Post via Islamic Emirate
Recently the spokesman for the Independent Commission for Human Rights in Afghanistan expressed concerns regarding the presence of child-soldiers in the ranks of the Islamic Emirate. The spokesman – Rafiullah Baydar – added that the use of child soldiers for military purposes is against international conventions relating to international humanitarian law and such breaches should be prevented. He also stated that the ‘opposition’ should adhere to international protocols and prevent the use of children in military affairs.
The Human Rights Commission did not present any evidence to support its charge. They merely relied on the accusations brought forth by the Kabul regime’s authorities for propaganda purposes. Relying on such accusations they brought forward their charge regarding the presence of child soldiers in the ranks of Mujahideen.
For years now the Islamic Emirate of Afghanistan has enforced a strict ban on the presence of children in the Jihadi ranks. In its operational manuals and principles it has expressly banned the presence of children amongst the ranks of Mujahideen.
Last month, during the Amir ul Mumineen’s (May Allah SWT protect him) speech – broadcast through the military radio communications – the leader of the Mujahideen inter alia also stated that “do not allow children and young teenagers within your ranks. Those youth members whose beards have not grown fully and who wish to join the Jihadists ranks should [instead] continue their education and serve their parents”.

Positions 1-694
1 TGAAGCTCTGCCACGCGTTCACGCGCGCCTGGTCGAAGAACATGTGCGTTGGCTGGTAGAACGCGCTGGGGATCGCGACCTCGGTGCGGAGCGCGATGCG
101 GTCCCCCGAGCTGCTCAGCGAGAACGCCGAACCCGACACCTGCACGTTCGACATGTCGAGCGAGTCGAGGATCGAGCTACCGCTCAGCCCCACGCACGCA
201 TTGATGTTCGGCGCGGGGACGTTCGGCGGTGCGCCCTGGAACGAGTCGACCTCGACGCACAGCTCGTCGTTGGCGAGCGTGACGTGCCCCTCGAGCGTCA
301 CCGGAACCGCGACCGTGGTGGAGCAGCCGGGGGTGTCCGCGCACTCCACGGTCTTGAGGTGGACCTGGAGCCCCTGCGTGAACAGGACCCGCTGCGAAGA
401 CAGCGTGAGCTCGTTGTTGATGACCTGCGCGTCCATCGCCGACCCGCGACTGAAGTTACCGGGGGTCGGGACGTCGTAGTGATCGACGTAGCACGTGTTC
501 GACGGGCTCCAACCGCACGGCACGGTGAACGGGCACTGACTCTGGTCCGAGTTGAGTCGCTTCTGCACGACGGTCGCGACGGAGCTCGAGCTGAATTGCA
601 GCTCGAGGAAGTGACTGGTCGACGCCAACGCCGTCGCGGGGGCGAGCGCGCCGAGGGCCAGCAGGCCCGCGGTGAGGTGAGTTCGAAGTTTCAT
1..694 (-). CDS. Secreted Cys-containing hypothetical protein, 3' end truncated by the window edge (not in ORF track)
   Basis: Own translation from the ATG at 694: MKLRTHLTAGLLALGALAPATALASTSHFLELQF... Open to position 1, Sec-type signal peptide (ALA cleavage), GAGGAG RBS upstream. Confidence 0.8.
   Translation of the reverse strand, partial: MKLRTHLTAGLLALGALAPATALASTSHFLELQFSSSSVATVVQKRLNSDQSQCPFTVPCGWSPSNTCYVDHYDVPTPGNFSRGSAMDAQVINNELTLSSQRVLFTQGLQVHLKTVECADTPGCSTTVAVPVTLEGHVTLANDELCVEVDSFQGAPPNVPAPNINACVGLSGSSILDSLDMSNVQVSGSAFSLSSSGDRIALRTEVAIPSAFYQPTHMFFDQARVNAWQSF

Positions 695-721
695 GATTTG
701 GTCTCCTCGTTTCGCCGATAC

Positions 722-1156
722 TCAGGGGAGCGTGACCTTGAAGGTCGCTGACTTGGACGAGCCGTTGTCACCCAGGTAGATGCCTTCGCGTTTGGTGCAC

In contrast with the Islamic Emirate’s Shariah-compliant policies, the Kabul Administration’s military, police and local militias are staffed with children as young as ten, twelve and fourteen years of age. This epidemic is so widespread that we can hardly find a single military base, road block, or check-post that do not have any under-age children in their ranks.
Media reports and website archives abound with video records showing that the majority of Kabul regime’s local militia commanders use under-age children for military purposes in addition to fulfill their twisted desires. Numerous times local people have complained to authorities that these local militias keep under-age boys in their bases for immoral purposes.
In similar vein we have witnessed the widespread use of drugs within Kabul’s security forces. The abuse of drugs is so widespread in their ranks that often they extort these products from farmers to meet their ever increasing demands.
Unfortunately the said Human Rights Commission as well as a number of other civil society associations and the media have turned a blind eye to these abuses and are only interested in spread such reports – no matter how unfounded – that would discredit our scholars and soldiers.
We view this recent accusation of the Human Rights Commission as nothing more than a claim forwarded at the request of other agencies. Previously too we witnessed such baseless reports that accused the Mujahideen in Konduz of looting and raping. Later investigations exempted the Mujahideen of any such doings and only highlighted the exaggerations of the enemy in this regard.
Civil societies and independent commissions can only achieve their objectives of serving mankind if they adopt an independent and impartial approach. If they give up these valuable qualities then they become nothing more than tools in the hands of belligerents in a conflict.
Carol Anne Grayson is an independent writer/researcher on global health/human rights/WOT and is Executive Producer of the Oscar nominated, Incident in New Baghdad. She is a Registered Mental Nurse with a Masters in Gender Culture and Development. Carol was awarded the ESRC, Michael Young Prize for Research 2009, and the COTT ‘Action = Life’ Human Rights Award’ for “upholding truth and justice”.